Journal Article

Carbon Dioxide Enrichment Does Not Reduce Leaf Longevity or Alter Accumulation of Carbon Reserves in the Woodland Spring Ephemeral <i>Erythronium americanum</i>

Sylvain Gutjahr and Line Lapointe

in Annals of Botany

Published on behalf of The Annals of Botany Company

Volume 102, issue 5, pages 835-843
Published in print November 2008 | ISSN: 0305-7364
Published online August 2008 | e-ISSN: 1095-8290 | DOI: http://dx.doi.org/10.1093/aob/mcn161
Carbon Dioxide Enrichment Does Not Reduce Leaf Longevity or Alter Accumulation of Carbon Reserves in the Woodland Spring Ephemeral Erythronium americanum

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Background and Aims

Woodland spring ephemerals exhibit a relatively short epigeous growth period prior to canopy closure. However, it has been suggested that leaf senescence is induced by a reduction in the carbohydrate sink demand, rather than by changes in light availability. To ascertain whether a potentially higher net carbon (C) assimilation rate could shorten leaf lifespan due to an accelerated rate of storage, Erythronium americanum plants were grown under ambient (400 ppm) and elevated (1100 ppm) CO2 concentrations.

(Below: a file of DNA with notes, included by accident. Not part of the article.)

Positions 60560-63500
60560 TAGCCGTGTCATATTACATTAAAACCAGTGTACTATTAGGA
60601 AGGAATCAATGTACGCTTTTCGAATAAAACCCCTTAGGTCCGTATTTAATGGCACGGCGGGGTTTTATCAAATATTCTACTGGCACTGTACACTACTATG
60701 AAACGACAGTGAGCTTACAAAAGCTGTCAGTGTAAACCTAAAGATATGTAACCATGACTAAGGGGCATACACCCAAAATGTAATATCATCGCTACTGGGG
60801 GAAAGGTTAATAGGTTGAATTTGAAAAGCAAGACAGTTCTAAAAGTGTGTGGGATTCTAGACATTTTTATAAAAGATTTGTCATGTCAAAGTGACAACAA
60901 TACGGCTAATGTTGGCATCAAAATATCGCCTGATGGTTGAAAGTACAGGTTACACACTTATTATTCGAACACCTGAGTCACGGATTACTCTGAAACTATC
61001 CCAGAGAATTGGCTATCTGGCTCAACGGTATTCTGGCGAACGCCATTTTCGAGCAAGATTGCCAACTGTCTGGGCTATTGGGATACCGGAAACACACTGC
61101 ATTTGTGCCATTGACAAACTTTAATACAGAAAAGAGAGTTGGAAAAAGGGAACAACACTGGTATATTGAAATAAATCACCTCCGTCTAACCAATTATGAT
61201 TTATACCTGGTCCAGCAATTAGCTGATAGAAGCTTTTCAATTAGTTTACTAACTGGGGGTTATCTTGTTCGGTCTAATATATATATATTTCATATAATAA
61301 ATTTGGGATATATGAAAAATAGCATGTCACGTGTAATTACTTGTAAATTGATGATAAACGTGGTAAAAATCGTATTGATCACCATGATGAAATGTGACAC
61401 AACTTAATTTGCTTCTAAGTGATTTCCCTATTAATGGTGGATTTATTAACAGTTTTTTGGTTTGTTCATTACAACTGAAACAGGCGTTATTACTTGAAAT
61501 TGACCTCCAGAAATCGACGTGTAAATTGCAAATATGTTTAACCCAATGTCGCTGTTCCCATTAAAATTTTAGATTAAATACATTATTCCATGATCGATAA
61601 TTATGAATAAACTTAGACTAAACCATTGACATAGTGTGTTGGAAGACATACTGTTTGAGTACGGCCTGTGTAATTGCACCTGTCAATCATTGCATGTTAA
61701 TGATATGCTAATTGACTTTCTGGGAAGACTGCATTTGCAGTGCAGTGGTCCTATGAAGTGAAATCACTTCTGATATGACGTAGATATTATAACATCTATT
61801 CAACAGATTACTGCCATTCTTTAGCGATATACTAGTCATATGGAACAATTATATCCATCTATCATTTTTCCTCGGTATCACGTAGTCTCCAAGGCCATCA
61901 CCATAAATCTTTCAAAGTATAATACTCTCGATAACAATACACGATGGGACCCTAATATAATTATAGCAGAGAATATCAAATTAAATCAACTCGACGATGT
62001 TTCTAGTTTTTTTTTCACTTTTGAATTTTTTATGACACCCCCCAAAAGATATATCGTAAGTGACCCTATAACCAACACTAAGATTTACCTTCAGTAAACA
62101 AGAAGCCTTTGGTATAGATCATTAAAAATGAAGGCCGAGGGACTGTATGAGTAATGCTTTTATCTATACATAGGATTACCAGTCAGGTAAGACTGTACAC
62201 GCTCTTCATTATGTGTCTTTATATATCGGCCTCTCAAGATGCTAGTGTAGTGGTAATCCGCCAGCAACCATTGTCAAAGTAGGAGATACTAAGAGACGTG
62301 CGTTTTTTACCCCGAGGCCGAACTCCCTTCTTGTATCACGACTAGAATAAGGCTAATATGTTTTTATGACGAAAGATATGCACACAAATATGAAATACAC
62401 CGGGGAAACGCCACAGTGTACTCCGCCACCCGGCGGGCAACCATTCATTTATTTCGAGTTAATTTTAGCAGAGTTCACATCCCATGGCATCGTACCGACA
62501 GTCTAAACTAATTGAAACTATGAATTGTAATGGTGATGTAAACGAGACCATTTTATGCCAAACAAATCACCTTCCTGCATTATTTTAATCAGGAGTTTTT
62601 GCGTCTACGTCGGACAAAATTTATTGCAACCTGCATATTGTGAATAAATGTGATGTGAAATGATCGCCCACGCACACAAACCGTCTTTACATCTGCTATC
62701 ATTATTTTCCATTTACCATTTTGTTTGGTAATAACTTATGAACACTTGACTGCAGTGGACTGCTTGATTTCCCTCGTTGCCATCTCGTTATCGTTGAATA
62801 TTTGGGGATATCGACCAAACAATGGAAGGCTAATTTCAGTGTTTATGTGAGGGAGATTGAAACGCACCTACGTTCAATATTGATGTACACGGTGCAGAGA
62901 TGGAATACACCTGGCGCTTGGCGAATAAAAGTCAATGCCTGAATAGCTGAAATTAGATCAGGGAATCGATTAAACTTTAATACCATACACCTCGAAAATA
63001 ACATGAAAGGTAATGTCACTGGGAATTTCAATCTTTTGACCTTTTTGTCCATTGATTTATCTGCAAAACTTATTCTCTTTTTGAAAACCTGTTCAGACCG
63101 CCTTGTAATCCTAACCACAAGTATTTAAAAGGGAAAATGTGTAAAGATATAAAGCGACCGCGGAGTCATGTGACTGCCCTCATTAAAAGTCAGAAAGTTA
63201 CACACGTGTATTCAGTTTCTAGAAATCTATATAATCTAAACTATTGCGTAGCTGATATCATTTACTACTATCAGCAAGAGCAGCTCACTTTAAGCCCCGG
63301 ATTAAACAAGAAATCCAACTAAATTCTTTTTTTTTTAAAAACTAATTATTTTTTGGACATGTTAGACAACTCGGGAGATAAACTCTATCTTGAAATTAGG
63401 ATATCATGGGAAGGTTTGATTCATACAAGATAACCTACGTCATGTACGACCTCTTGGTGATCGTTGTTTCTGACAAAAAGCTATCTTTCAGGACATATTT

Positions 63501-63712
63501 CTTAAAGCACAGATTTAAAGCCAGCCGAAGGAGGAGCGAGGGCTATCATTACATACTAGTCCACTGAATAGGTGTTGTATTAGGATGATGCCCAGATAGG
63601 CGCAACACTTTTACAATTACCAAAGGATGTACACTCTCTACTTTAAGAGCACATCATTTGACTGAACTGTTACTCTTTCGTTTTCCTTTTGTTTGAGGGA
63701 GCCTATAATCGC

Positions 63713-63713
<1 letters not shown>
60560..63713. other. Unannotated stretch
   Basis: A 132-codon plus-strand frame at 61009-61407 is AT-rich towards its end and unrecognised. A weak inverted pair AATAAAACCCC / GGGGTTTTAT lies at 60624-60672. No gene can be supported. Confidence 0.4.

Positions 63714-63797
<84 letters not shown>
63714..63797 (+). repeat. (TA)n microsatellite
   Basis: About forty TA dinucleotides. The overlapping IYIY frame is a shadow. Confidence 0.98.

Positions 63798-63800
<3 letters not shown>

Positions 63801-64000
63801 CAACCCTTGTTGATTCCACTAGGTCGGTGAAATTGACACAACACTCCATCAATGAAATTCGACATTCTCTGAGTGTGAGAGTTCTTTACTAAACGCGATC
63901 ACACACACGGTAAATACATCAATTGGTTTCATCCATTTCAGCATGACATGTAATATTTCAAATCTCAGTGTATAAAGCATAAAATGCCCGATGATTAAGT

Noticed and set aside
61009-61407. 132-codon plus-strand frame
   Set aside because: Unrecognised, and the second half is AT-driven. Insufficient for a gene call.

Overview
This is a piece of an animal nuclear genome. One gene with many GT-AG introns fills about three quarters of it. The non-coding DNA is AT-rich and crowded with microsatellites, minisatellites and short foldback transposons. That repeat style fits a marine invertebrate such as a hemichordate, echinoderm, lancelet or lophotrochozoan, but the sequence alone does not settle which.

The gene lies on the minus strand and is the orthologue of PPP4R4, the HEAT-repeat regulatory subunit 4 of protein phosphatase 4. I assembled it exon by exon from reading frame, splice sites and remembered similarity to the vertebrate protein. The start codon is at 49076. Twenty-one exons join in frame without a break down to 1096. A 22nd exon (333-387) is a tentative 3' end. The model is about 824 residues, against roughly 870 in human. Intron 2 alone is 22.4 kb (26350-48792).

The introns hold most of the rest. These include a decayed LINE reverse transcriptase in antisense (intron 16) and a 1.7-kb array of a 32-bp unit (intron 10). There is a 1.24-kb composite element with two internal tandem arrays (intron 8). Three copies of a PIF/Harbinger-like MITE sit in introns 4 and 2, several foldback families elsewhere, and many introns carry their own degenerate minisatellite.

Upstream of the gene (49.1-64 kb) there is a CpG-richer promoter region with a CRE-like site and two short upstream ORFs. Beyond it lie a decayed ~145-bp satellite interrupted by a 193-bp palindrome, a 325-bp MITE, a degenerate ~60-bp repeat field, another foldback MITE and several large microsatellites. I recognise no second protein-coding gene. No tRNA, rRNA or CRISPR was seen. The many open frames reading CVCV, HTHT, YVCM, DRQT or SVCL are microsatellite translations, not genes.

Methods

During this growth-chamber experiment, plant biomass, bulb starch concentration and cell size, leaf phenology, gas exchange rates and nutrient concentrations were monitored.

Key Results

Plants grown at 1100 ppm CO2 had greater net C assimilation rates than those grown at 400 ppm CO2. However, plant size, final bulb mass, bulb filling rate and timing of leaf senescence did not differ.

Conclusions Erythronium americanum

fixed more C under elevated than under ambient CO2 conditions, but produced plants of similar size. The similar bulb growth rates under both CO2 concentrations suggest that the bulb filling rate is dependant on bulb cell elongation rate, rather than on C availability. Elevated CO2 stimulated leaf and bulb respiratory rates; this might reduce feed-back inhibition of photosynthesis and avoid inducing premature leaf senescence.

Keywords: Source–sink relations; assimilation rates; growth rates; CO2 enrichment; respiration; spring ephemeral; leaf senescence; bulbous plant; carbohydrate storage; Erythronium americanum

Journal Article.  5315 words.  Illustrated.

Subjects: Ecology and Conservation ; Evolutionary Biology ; Plant Sciences and Forestry

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